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- By Pam Stromsta. November, 2012.

Kenny StromstaSept. 14 marked the fifth anniversary of our son's passing. Had he lived, Kenny would have been 26 on Oct. 31.

Patty Wood, president of NBIA Disorders Association, recently asked me if it seemed like only yesterday that Ken was here with us.  I told her, yes, at times, but it also feels like forever since we held him, or heard his mischievous laugh or saw that gorgeous smile.

I remember finding Patty through the National Organization for Rare Disorders in the early 1990’s. There were only about 10 affected families then, but it meant everything to find another soul who understood what we were going through and was doing something about it.

Ken's gene mutation, which causes PKAN, was the first to be discovered by Dr. Susan Hayflick's team in 2001. That discovery was so meaningful for us.

 Patty asked me to share what I would like others to know about this journey. I told her I'd try. But, I don't know if I can do Ken, or this experience, justice.

At first, it was overwhelming to learn my child had a life threatening disease and was given a prognosis of nine years. You never imagine you will have to learn to put a tummy tube in your child or care for broken legs, arrange for brain surgeries or live in a hospital for weeks. But you do it out of love, and you do it because you are given strength you never knew you had.

I believe each of us is born with a purpose. I think our children were born to show what real love, unconditional love, looks like.  Ken taught me patience and to trust taking one day at a time. He showed me how to always give control of the situation to God, the only One who really knows what tomorrow will bring.

Ken taught those around him the meaning of courage and perseverance through times I can hardly bear to think about now. He taught his brother and sister that being handicapped was normal. Although I don't believe God causes a disease, He knew we would be born into a fallen world and He turned what was meant for bad into something beautiful.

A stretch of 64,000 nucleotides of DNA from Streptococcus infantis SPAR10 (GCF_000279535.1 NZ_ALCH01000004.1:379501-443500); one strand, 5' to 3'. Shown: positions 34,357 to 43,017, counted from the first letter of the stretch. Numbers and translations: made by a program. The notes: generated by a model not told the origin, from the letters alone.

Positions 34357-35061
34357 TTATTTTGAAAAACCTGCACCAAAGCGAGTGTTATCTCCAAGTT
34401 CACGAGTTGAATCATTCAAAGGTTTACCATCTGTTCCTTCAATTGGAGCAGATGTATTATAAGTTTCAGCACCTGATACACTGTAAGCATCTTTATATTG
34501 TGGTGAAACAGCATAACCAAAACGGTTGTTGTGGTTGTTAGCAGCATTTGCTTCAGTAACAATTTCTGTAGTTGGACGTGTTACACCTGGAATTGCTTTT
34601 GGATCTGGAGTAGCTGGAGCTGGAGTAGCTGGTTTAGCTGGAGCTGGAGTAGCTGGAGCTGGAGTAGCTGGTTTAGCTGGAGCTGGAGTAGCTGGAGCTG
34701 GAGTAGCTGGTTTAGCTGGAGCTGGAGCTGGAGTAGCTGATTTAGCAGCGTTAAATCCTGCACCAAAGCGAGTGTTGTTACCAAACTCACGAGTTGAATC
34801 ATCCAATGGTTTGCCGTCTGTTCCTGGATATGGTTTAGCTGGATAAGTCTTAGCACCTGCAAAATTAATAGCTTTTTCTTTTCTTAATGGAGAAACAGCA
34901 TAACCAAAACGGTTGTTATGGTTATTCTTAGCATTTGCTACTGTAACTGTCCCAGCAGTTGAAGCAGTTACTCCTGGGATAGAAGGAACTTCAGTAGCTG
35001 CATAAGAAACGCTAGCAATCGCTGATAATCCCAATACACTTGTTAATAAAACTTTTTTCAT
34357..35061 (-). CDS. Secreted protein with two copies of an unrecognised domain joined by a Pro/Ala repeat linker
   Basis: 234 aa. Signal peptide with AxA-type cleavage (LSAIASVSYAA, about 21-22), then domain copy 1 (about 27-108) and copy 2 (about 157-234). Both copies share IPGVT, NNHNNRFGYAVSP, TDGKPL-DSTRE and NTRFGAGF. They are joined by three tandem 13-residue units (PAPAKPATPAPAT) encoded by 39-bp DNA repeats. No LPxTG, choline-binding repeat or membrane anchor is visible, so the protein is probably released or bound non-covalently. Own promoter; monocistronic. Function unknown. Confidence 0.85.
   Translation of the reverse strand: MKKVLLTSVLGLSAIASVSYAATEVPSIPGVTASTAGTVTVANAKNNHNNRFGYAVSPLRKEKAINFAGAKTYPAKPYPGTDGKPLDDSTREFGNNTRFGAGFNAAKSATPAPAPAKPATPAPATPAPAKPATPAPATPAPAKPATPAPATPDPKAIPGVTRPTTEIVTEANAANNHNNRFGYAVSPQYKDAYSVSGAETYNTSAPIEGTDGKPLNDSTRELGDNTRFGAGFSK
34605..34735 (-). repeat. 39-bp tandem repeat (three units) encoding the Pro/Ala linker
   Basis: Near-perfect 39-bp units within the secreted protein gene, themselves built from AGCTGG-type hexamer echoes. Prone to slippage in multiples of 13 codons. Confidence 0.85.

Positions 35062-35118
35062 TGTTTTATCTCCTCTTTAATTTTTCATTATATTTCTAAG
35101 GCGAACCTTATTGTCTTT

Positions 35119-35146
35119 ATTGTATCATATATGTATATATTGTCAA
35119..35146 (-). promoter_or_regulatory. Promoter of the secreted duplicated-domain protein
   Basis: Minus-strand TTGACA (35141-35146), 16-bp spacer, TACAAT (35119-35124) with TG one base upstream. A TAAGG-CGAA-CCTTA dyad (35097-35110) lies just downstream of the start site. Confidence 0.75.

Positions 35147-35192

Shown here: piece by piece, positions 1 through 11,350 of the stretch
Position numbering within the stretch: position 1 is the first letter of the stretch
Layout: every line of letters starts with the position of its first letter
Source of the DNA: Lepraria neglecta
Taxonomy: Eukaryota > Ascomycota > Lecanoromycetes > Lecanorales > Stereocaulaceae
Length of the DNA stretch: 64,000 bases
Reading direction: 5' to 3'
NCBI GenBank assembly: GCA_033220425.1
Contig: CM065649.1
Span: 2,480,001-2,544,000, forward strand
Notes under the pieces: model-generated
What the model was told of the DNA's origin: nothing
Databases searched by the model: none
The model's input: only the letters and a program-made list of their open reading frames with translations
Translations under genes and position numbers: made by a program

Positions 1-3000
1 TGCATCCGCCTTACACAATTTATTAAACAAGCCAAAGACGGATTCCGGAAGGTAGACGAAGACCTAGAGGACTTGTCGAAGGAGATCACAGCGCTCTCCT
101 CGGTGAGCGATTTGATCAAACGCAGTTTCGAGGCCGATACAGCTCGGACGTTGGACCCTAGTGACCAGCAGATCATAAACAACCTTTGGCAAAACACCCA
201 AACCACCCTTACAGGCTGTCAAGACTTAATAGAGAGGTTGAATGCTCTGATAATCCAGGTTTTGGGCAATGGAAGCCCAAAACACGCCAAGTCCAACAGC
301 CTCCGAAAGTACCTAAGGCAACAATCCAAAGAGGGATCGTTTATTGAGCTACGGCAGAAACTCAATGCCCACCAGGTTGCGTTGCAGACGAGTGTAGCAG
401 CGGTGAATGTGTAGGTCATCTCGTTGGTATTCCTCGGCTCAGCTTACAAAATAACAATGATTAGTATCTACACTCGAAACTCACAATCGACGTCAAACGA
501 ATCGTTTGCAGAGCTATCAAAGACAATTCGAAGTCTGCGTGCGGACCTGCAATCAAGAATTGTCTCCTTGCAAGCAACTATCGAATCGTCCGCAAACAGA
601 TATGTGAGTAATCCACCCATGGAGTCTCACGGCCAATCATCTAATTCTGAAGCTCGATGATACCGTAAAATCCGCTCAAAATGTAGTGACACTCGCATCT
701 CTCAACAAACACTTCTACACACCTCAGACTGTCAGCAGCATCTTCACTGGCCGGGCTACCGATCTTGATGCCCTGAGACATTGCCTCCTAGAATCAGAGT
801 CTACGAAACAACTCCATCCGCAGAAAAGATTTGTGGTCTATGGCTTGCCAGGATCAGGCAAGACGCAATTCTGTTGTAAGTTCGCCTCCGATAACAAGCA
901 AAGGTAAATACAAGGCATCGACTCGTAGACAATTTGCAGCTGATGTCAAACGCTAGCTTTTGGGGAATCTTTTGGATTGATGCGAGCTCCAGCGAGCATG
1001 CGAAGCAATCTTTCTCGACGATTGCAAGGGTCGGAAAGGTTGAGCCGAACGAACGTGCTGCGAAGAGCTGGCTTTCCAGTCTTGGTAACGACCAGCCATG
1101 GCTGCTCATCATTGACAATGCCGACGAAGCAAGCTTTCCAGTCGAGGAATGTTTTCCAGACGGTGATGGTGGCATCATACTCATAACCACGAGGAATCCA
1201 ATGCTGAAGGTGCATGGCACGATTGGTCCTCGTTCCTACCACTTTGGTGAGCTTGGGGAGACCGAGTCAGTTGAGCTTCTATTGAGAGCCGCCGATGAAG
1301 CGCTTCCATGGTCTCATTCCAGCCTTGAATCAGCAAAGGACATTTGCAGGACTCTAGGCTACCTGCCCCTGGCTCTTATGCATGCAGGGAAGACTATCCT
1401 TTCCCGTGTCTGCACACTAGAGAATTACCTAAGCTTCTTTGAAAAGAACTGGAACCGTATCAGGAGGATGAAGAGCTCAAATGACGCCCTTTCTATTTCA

Your child will reach many people, as Ken did in his all-too-brief life. He especially touched his cousin who was teaching in a foreign country and had a terrible accident. His leg was torn apart and the pain was horrendous. He told us later, I just thought of all that Ken had been through and told myself, "If Ken can bear it, so can I." When Ken’s cousin came back to the states, we let him have Ken's unused hyperbaric treatments, which he believed saved his leg. 

Parents, from my heart, I want you to know, no matter how hard it was for us, it was worth every moment. You have reason for much hope. You have knowledge and access to research we couldn't imagine 20 years ago. Use the listserv, use those of us who have been there. I would be glad to talk to anyone, especially about the things I didn't know and learned the hard way, as well as the things I did know. We still try to attend the conferences in hopes of bringing our experience and support to others.

We miss our Kenny dearly, and we will never forget the love he brought us. Sept. 14 will always be a day to remember the joy, not the pain, and be thankful that we will see our son again.

Thanks to Patty, Dr. Hayflick and all involved in NBIA for fulfilling your purpose.

Pam Stromsta

 

 

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